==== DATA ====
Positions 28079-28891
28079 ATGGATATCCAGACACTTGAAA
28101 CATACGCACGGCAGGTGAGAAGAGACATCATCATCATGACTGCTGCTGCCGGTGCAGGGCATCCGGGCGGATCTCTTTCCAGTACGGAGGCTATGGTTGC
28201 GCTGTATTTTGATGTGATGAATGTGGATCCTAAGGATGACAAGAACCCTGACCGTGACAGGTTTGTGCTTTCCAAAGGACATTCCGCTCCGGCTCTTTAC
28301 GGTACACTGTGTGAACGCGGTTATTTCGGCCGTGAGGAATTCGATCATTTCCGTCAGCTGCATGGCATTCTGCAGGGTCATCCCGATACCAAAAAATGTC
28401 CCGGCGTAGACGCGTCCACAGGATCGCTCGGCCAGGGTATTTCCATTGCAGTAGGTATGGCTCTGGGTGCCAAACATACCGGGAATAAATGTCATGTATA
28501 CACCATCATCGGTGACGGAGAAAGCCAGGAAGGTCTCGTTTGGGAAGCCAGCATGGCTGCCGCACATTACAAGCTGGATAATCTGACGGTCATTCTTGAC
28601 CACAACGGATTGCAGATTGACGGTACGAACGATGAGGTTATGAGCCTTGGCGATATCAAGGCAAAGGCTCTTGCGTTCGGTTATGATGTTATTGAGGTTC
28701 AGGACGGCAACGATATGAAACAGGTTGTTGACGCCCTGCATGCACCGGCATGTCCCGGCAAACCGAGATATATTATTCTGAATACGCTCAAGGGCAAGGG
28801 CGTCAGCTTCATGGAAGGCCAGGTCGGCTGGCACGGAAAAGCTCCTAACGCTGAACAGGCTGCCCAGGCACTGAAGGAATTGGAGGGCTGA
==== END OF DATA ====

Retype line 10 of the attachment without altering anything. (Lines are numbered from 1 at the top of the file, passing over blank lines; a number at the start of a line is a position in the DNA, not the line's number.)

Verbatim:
28801 CGTCAGCTTCATGGAAGGCCAGGTCGGCTGGCACGGAAAAGCTCCTAACGCTGAACAGGCTGCCCAGGCACTGAAGGAATTGGAGGGCTGA